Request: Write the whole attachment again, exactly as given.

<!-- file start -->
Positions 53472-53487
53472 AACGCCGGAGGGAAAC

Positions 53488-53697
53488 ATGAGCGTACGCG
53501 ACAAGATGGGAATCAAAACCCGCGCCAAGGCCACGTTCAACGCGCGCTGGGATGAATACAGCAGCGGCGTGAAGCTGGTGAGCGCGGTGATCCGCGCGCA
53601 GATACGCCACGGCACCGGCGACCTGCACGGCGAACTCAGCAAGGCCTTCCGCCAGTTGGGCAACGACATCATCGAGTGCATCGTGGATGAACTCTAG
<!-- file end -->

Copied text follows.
Positions 53472-53487
53472 AACGCCGGAGGGAAAC

Positions 53488-53697
53488 ATGAGCGTACGCG
53501 ACAAGATGGGAATCAAAACCCGCGCCAAGGCCACGTTCAACGCGCGCTGGGATGAATACAGCAGCGGCGTGAAGCTGGTGAGCGCGGTGATCCGCGCGCA
53601 GATACGCCACGGCACCGGCGACCTGCACGGCGAACTCAGCAAGGCCTTCCGCCAGTTGGGCAACGACATCATCGAGTGCATCGTGGATGAACTCTAG